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KHN First Edition: September 28, 2015

KHN

First Edition

Monday, September 28, 2015
Check Kaiser Health News online for the latest headlines

Today's early morning highlights from the major news organizations.

Kaiser Health News: Hospital Workers Find Solace In Pausing After A Death
Reporting for Kaiser Health News, in partnership with NPR, Kara Lofton writes: "For trauma workers like Jonathan Bartels, a nurse who has worked in emergency care and palliative care, witnessing death over and over again takes a toll. Over time, they can become numb or burned out. But about two years ago, after Bartels and his team at the University of Virginia Medical Center in Charlottesville tried and failed to resuscitate a patient, something happened." (Lofton, 9/28)

The Washington Post: Boehner: There Will Be No Government Shutdown; Select Committee Will Probe Planned Parenthood
In his first major interview since announcing his pending resignation, House Speaker John A. Boehner vowed Sunday that there will be no government shutdown at the end of the month — adding that he will impanel a select committee to investigate Planned Parenthood after "undercover" videos renewed outrage among conservatives about government funding for the women's health provider. (Lowery and DeBonis, 9/27)

The Associated Press: Senate Set To Act On Stopgap Spending Bill To Avoid Shutdown
The Senate is on track to advance legislation to prevent the government from shutting down after a midnight Wednesday deadline, but a wrinkle remains. Majority Leader Mitch McConnell has moved to strip the measure of a provision that would cancel federal funding of Planned Parenthood. McConnell's move has rankled conservatives such as Sen. Ted Cruz, R-Texas, and tea partyers in the House who want the taxpayer money withheld from the women's health care provider after the release of secret videos in which Planned Parenthood officials discussed the transfer of fetal tissue to researchers. (9/28)

Politico: Ted Cruz's Big Moment
But Cruz’s supporters see the showdown in Congress over Planned Parenthood and the budget — which kicks into high gear this week and could stretch into the winter, on the cusp of voting in early states — as a critical opening for the first-term lawmaker. With the spotlight focused on Congress, they say, it will allow Cruz to make a sustained case to tea party and evangelical voters that he’s the one candidate doing battle in the trenches for their causes, just as many of them are picking a horse in the race. The goal, he and allies stop just short of saying, is to expose his chief competitors for the outsider mantle as pretenders by comparison. (Everett and Glueck, 9/28)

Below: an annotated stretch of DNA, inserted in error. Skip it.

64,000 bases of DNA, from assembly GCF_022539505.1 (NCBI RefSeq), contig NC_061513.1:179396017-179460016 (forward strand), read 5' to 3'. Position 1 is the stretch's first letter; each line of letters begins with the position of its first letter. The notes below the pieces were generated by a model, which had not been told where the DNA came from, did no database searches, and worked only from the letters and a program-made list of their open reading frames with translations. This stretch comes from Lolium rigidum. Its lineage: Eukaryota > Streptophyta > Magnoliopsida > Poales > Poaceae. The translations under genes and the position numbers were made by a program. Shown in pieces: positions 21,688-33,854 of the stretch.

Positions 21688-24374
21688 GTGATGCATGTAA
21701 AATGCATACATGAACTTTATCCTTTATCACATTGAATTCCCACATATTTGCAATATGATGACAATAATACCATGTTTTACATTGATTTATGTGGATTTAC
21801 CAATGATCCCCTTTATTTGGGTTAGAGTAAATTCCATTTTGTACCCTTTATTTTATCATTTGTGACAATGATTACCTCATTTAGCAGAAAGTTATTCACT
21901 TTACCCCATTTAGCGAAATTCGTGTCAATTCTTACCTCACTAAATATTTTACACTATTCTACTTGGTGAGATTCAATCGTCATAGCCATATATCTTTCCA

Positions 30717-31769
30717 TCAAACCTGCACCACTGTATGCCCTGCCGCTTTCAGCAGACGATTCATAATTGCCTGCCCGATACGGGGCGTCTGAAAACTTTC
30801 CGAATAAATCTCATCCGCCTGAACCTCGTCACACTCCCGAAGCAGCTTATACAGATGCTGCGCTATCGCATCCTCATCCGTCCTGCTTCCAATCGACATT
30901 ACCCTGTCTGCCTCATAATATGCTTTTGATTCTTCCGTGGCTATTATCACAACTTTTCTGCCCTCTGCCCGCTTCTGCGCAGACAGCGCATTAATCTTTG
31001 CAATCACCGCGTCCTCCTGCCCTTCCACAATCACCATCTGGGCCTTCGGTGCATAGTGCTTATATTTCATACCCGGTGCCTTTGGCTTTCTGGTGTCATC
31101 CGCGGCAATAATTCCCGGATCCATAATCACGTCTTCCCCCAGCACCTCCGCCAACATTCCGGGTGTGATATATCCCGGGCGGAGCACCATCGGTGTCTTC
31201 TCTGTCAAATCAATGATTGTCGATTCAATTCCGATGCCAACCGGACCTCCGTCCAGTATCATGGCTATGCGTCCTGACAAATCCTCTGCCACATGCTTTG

Politico: Poll: 69 Percent Oppose Shutdown Over Planned Parenthood
Nearly seven in 10 Americans — 69 percent — oppose shutting down the government over funding for Planned Parenthood, according to the results of a new national Quinnipiac University poll released Monday. Just 23 percent support closing the government over the dispute. Even among Republicans, a majority of 56 percent to 36 percent opposes a shutdown due to Planned Parenthood. (Gass, 9/28)

The New York Times: Reacting to Videos, Planned Parenthood Fights to Regain Initiative
The undercover videos were made over more than two years, yet Planned Parenthood was taken by surprise when the first one was posted online in July. ... Immediately the organization was caught in a storm of internal confusion and defensiveness. There was disquiet among Democratic allies as Republicans, who control Congress and many state capitols, charged that the nonprofit organization was criminally “profiteering in baby parts.” A new video surfaced almost every Tuesday. But Planned Parenthood has fought back and managed to put some opponents on the defensive after gathering information from its affiliates; hiring lawyers, crisis managers and video experts to document deceptive edits; and working to solidify support among donors, Democrats and, according to polls, a majority of Americans. (Calmes, 9/26)

The Washington Post: Republican Hard-Liners Are ‘False Prophets,’ Boehner Says
Boehner referred, as he has in the past, to the ill-fated 2013 shutdown over funding of the Patient Protection and Affordable Care Act, a.k.a. Obamacare: "This plan never had a chance," he said, but he blamed outside forces for leading Republicans down an ill-advised path: "We got groups here in town, members of the House and Senate here in town, who whip people into a frenzy believing they can accomplish things that they know — they know! — are never going to happen." (DeBonis, 9/27)

Politico: Boehner Unloads On GOP's 'False Prophets'
In his first one-on-one interview since his resignation announcement, Speaker John Boehner blasted right-wing lawmakers and groups as “false prophets” who “whip people into a frenzy” to make legislative demands that “are never going to happen.” The Ohio Republican also declared on CBS’ Face the Nation Sunday that there won’t be a government shutdown this week, though he’s “sure” it will take Democratic votes to pass a temporary funding extension. (Zapler, 9/27)